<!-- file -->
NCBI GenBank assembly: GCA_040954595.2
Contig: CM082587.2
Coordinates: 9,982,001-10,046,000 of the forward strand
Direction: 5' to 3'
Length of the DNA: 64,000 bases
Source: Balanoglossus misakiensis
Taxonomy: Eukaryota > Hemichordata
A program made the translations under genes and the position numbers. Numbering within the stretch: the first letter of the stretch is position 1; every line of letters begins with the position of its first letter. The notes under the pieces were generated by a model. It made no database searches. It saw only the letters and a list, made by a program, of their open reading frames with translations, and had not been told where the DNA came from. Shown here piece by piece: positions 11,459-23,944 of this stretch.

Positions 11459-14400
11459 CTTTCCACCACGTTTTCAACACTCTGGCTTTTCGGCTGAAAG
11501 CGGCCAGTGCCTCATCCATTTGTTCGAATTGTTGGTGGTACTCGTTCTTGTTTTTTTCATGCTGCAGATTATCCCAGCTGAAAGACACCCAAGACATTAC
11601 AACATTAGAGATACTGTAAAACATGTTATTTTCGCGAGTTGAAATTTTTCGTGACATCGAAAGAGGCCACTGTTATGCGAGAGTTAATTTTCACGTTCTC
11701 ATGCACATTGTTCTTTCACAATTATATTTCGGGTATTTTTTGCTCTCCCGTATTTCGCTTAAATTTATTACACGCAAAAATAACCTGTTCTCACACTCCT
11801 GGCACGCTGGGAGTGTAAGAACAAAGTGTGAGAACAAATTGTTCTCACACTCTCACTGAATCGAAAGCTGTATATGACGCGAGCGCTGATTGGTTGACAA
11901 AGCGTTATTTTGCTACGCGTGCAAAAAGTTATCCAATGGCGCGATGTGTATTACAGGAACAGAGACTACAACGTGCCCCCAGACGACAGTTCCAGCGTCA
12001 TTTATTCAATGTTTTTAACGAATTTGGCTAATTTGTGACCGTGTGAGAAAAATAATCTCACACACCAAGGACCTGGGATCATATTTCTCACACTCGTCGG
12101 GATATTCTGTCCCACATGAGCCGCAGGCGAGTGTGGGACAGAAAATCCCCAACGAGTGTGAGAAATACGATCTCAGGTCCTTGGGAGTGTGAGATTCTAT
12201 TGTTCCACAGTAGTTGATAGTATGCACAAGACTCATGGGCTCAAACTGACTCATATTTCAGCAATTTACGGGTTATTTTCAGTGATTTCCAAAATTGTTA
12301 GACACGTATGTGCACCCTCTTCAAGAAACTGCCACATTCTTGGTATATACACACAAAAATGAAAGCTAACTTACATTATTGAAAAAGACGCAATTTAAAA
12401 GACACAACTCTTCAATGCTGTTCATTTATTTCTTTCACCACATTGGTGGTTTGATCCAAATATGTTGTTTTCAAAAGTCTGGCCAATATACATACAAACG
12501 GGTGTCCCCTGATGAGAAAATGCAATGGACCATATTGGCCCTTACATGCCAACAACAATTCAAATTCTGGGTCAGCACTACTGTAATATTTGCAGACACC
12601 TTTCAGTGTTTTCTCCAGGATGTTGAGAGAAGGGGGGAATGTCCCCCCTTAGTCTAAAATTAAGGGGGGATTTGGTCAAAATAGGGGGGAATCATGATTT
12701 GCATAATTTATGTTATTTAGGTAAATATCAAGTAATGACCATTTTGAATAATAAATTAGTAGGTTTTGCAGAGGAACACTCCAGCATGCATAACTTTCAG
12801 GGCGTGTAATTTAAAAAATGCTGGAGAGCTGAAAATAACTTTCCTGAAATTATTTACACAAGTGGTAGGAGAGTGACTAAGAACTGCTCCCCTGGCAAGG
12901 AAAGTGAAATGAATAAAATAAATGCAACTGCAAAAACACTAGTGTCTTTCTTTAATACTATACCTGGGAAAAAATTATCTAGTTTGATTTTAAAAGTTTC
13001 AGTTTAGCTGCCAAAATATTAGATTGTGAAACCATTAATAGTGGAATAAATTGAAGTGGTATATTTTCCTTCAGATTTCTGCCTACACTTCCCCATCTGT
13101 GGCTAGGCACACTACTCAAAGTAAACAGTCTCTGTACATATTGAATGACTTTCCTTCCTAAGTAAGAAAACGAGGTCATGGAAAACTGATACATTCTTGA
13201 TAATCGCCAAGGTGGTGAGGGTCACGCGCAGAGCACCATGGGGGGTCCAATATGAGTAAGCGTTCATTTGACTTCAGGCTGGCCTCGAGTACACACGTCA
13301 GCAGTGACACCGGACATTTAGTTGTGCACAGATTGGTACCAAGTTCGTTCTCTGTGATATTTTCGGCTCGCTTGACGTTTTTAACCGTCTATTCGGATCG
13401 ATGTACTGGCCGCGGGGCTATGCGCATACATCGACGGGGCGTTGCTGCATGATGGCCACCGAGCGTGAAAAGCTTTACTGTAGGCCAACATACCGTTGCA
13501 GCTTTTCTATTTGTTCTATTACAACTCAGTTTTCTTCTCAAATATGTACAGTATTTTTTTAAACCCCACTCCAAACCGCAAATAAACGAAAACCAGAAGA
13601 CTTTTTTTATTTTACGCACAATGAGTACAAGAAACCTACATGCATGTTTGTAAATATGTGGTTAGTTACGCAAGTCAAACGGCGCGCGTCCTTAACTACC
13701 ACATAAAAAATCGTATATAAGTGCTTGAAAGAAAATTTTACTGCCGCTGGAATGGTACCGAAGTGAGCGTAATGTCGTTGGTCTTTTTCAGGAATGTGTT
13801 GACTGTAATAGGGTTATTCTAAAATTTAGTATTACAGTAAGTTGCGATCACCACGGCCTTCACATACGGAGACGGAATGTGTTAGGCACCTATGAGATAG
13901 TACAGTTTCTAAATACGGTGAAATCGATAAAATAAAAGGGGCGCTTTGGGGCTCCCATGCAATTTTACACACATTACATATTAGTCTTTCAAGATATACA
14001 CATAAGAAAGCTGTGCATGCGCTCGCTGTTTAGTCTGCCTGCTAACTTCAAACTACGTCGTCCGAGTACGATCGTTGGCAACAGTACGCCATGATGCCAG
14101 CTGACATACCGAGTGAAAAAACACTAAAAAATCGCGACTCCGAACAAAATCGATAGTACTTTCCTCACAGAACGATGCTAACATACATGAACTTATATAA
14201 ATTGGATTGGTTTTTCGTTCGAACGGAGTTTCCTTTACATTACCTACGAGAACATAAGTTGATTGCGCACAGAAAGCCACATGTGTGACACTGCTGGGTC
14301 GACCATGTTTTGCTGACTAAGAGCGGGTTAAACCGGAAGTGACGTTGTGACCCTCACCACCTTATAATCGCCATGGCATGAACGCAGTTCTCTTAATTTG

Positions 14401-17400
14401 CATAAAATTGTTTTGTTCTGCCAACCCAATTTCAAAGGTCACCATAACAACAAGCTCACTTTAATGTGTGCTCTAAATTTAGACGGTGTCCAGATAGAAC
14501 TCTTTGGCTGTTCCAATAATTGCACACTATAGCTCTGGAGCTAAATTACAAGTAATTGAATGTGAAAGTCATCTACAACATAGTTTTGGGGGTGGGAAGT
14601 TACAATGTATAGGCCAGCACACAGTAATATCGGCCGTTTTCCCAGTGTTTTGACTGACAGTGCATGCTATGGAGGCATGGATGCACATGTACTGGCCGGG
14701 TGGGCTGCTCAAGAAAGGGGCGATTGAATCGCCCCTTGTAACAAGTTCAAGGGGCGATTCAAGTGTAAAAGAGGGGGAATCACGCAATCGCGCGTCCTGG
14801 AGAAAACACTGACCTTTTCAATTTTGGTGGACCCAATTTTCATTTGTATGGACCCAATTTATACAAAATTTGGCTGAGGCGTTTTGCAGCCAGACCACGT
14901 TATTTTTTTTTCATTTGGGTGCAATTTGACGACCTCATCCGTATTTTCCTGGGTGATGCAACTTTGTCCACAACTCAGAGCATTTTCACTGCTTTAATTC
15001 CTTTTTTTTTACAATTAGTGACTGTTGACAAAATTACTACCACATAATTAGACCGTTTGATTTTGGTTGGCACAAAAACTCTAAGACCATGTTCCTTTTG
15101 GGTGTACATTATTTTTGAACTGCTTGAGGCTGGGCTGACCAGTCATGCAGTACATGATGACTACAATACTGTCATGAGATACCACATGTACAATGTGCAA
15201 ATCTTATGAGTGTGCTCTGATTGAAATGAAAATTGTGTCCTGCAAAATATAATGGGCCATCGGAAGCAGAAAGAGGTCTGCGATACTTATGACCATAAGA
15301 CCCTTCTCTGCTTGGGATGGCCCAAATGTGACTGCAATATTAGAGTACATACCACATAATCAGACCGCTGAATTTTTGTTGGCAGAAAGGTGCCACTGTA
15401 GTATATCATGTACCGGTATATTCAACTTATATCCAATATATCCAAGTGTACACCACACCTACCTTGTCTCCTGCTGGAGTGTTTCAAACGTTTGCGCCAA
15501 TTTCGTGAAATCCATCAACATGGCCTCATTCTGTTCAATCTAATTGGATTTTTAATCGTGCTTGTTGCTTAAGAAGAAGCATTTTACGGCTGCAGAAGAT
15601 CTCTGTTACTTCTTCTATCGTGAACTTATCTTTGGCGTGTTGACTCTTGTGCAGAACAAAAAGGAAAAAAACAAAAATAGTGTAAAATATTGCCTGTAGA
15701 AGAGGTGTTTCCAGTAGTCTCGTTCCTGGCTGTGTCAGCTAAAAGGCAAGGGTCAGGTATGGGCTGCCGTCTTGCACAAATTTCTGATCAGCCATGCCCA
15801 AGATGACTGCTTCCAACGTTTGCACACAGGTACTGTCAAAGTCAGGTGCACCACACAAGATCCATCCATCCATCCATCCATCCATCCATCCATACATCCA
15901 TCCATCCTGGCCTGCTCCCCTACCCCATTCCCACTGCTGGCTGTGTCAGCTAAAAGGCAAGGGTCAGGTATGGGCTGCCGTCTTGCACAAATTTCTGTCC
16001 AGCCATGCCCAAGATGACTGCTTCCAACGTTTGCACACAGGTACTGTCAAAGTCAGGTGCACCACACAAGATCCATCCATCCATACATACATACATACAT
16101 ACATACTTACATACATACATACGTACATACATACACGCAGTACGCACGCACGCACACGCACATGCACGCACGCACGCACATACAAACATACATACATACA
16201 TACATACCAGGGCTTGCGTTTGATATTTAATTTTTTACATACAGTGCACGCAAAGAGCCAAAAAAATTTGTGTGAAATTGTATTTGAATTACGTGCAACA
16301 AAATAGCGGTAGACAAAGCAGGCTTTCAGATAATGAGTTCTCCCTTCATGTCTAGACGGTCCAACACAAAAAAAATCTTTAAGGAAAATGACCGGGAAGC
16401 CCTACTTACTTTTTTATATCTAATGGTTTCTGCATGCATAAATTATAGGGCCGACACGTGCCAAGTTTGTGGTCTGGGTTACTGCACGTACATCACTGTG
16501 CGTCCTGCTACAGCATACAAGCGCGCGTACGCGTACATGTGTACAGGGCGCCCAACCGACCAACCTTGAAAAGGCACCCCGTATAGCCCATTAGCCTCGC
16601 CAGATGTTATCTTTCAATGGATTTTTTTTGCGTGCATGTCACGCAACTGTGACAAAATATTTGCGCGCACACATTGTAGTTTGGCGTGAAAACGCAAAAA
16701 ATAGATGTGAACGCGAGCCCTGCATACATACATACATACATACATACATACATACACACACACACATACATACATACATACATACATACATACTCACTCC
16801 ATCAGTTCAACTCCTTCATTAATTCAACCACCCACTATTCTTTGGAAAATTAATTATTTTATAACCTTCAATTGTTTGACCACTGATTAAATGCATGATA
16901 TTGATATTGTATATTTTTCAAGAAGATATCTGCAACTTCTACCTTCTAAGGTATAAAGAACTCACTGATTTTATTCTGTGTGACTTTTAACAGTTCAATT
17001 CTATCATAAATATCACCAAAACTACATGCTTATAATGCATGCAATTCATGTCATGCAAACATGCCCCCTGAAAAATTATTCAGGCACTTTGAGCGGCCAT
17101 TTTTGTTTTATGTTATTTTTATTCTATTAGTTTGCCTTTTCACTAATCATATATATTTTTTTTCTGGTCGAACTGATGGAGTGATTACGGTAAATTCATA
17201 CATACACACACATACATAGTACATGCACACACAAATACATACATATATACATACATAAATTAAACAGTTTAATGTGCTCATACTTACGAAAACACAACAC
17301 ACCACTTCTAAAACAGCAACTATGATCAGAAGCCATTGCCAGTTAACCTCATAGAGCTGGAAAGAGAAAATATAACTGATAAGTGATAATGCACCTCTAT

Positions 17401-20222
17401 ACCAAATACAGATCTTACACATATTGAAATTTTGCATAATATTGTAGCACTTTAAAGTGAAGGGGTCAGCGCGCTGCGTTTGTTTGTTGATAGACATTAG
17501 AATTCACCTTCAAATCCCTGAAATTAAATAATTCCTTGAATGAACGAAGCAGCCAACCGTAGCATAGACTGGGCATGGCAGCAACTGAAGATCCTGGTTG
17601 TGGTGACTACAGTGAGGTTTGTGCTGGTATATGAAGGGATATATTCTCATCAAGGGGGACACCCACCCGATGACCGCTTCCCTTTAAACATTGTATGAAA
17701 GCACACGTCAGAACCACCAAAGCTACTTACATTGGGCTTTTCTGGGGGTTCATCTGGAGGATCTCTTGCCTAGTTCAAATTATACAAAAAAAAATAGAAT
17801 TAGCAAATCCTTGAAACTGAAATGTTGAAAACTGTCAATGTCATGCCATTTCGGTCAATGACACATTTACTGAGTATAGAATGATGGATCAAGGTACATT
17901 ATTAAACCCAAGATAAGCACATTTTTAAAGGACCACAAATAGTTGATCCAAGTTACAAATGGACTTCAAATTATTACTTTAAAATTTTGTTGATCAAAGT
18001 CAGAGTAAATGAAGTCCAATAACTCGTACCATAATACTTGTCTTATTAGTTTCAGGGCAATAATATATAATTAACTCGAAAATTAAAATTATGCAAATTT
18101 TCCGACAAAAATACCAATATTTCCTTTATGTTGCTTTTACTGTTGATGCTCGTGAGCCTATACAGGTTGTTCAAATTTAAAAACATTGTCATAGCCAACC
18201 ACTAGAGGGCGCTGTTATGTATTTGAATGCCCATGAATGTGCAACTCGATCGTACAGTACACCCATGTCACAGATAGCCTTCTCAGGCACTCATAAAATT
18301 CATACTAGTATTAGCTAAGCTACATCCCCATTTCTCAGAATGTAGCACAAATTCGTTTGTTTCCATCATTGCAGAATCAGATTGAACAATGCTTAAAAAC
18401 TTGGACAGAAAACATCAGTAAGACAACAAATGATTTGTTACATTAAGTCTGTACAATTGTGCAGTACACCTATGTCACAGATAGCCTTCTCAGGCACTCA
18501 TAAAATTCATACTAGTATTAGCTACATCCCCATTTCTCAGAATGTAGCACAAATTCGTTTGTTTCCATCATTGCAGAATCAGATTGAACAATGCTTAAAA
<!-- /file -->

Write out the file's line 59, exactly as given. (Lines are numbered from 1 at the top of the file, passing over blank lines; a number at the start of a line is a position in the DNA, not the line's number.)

16201 TACATACCAGGGCTTGCGTTTGATATTTAATTTTTTACATACAGTGCACGCAAAGAGCCAAAAAAATTTGTGTGAAATTGTATTTGAATTACGTGCAACA